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SPECIAL SESSION: Bottling breakthroughs: How industry creates plant health products from scientific innovation

The Future of Disease Control
Gina Swart - Syngenta Crop Protection AG.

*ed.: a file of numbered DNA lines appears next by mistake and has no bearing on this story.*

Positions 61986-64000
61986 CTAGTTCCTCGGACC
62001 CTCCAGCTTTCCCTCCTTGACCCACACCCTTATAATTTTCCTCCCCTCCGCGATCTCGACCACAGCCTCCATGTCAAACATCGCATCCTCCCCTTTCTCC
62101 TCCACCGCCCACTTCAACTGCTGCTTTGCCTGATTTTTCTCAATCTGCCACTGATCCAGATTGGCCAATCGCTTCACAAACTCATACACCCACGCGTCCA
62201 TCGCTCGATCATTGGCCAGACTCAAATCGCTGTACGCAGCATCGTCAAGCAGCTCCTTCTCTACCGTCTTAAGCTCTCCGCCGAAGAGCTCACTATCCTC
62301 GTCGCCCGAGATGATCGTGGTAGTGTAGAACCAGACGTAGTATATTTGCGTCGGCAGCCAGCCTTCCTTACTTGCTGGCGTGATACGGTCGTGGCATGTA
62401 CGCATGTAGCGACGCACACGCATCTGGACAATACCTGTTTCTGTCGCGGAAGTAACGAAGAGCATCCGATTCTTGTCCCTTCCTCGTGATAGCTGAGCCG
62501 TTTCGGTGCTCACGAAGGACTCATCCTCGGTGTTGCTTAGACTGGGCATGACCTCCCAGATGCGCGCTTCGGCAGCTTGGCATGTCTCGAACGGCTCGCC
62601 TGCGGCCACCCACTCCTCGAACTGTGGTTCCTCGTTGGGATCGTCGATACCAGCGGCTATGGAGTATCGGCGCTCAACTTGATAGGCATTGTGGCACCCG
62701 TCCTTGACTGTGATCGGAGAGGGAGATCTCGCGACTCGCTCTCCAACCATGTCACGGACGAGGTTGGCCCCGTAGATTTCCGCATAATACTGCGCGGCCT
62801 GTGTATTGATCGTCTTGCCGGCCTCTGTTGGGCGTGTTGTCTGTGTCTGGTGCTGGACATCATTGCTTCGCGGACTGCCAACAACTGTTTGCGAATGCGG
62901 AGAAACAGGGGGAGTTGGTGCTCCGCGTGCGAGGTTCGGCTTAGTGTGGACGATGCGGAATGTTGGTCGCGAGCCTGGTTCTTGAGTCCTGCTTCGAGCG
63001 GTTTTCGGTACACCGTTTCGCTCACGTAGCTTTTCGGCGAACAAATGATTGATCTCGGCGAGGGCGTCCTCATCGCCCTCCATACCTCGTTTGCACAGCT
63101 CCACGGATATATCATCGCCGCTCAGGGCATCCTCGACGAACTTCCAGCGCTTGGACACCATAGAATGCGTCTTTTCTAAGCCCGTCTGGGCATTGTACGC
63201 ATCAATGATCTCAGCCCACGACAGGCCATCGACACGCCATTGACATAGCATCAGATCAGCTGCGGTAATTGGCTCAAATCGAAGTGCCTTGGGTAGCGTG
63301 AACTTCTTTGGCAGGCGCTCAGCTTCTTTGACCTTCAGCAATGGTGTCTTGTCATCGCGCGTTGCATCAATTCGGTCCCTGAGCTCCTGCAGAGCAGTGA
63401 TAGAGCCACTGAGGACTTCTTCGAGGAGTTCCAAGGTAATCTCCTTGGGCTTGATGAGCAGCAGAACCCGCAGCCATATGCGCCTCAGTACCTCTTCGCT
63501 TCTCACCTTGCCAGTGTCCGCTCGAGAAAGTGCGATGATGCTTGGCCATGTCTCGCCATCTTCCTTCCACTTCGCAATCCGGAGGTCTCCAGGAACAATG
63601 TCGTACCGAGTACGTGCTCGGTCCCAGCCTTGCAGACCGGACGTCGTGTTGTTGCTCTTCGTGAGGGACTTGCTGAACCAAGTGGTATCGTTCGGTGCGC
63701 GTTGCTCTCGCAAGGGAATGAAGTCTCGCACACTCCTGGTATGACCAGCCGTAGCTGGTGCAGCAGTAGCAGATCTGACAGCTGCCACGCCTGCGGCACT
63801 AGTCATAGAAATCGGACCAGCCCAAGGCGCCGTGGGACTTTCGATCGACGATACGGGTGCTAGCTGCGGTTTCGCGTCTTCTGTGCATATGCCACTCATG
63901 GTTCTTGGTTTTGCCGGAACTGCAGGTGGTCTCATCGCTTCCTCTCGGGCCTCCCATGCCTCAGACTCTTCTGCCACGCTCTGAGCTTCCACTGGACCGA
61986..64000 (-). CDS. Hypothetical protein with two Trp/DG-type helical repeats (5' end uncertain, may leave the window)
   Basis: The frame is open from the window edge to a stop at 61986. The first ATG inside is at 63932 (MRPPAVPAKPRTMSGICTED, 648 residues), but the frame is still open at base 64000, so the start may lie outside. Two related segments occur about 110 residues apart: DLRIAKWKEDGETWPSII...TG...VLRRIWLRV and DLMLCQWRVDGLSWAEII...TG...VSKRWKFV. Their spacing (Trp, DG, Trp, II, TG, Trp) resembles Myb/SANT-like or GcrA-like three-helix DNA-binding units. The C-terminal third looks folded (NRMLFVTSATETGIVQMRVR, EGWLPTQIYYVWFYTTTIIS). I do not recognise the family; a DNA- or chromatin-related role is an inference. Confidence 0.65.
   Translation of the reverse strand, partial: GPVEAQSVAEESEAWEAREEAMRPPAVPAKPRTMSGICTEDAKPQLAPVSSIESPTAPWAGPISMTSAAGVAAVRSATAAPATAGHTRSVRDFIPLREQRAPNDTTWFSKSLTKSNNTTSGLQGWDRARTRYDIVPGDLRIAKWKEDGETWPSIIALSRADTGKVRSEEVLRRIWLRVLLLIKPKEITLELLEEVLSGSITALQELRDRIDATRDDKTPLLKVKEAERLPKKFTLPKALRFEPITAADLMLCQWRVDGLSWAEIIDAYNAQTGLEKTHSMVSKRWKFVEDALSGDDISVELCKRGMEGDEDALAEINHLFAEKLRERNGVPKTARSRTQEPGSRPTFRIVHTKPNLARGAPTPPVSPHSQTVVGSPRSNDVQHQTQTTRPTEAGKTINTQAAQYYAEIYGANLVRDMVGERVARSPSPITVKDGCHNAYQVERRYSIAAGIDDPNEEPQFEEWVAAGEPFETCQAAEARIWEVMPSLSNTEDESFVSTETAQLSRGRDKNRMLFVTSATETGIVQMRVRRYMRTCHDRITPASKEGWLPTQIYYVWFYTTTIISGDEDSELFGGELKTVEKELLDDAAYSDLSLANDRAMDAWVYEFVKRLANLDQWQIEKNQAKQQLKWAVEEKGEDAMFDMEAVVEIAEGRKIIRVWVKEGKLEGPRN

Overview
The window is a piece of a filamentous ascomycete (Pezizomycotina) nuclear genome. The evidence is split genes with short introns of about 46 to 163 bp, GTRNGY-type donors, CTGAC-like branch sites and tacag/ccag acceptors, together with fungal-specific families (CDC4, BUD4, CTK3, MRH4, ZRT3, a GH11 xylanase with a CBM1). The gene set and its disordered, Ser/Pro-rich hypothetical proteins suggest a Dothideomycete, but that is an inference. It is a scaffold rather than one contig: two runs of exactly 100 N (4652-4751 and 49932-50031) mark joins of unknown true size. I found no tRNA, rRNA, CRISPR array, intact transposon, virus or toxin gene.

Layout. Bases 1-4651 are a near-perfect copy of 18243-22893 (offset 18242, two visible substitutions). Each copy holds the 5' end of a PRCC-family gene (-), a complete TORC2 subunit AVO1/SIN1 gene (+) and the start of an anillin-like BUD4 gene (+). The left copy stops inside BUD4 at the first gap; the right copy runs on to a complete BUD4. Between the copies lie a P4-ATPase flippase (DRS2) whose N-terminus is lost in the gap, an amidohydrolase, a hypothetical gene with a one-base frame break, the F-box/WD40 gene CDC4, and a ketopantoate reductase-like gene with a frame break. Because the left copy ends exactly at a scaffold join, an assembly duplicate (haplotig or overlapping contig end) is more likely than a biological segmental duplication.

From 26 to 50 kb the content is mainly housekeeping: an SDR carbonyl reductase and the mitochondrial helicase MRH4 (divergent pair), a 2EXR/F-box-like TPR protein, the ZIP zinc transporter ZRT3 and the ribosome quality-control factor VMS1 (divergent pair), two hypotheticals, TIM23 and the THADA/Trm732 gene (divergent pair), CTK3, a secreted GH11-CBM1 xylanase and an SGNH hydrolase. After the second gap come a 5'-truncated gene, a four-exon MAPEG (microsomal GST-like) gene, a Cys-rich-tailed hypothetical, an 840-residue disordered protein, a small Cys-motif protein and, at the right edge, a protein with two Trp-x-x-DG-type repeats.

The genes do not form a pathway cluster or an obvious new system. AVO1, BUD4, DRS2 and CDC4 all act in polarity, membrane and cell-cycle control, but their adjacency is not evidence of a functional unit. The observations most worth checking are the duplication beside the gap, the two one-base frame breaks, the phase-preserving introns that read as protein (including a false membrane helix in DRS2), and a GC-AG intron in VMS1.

Attempts to control plant diseases have been recorded since organized agriculture began. In the 1930s synthetic fungicide development and their use began to expand rapidly. Rachel Carson’s ‘Silent Spring’ in 1962 raised awareness of chemical pesticides and emphasized the need to improve user and environmental safety of crop protection products. R&D investment by the major research-based companies has remained high at approximately 7-10% of annual sales over the last 50 years. This has led to continued improvement in performance and the amount of active ingredient used today is approximately 95% lower than rates used in the 1950s. Many products were withdrawn over the years and the EU’s re-registration process (Directive 91/414), has resulted in the removal of more than half of the commercially significant crop protection products. Today, there is a drive for plant protection products with very specific properties, balanced by a favourable regulatory profile. This has led to advances in innovation in amongst others chemical discovery. In addition, modern approaches to biological control, including the use of biologicals, plant extracts and peptides, are becoming more important for a holistic, integrated approach to disease control. These, coupled with new technologies such as digital agriculture and precision application could revolutionise agriculture in the same way as The Green Revolution in the 1950s -1960s which increased agricultural production worldwide.